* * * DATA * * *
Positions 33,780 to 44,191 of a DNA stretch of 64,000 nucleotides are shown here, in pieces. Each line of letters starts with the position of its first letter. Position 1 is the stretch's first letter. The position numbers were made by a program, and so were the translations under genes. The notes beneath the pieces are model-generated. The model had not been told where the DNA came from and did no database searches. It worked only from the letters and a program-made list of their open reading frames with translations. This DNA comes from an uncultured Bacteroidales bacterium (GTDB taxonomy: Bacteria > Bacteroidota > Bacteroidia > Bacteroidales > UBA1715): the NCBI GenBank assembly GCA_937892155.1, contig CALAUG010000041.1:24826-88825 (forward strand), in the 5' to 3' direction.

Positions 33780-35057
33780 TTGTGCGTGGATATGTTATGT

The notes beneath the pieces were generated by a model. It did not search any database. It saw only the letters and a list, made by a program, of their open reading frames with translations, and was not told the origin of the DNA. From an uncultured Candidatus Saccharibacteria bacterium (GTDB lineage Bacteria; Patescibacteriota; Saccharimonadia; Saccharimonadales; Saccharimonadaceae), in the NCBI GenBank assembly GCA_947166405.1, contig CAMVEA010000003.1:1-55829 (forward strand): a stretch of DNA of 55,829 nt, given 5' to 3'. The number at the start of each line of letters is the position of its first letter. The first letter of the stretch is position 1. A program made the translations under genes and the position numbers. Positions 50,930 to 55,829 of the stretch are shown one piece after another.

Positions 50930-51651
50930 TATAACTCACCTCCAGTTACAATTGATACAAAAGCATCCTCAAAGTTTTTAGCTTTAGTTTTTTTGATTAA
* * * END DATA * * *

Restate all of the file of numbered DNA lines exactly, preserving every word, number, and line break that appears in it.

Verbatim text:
Positions 33,780 to 44,191 of a DNA stretch of 64,000 nucleotides are shown here, in pieces. Each line of letters starts with the position of its first letter. Position 1 is the stretch's first letter. The position numbers were made by a program, and so were the translations under genes. The notes beneath the pieces are model-generated. The model had not been told where the DNA came from and did no database searches. It worked only from the letters and a program-made list of their open reading frames with translations. This DNA comes from an uncultured Bacteroidales bacterium (GTDB taxonomy: Bacteria > Bacteroidota > Bacteroidia > Bacteroidales > UBA1715): the NCBI GenBank assembly GCA_937892155.1, contig CALAUG010000041.1:24826-88825 (forward strand), in the 5' to 3' direction.

Positions 33780-35057
33780 TTGTGCGTGGATATGTTATGT

The notes beneath the pieces were generated by a model. It did not search any database. It saw only the letters and a list, made by a program, of their open reading frames with translations, and was not told the origin of the DNA. From an uncultured Candidatus Saccharibacteria bacterium (GTDB lineage Bacteria; Patescibacteriota; Saccharimonadia; Saccharimonadales; Saccharimonadaceae), in the NCBI GenBank assembly GCA_947166405.1, contig CAMVEA010000003.1:1-55829 (forward strand): a stretch of DNA of 55,829 nt, given 5' to 3'. The number at the start of each line of letters is the position of its first letter. The first letter of the stretch is position 1. A program made the translations under genes and the position numbers. Positions 50,930 to 55,829 of the stretch are shown one piece after another.

Positions 50930-51651
50930 TATAACTCACCTCCAGTTACAATTGATACAAAAGCATCCTCAAAGTTTTTAGCTTTAGTTTTTTTGATTAA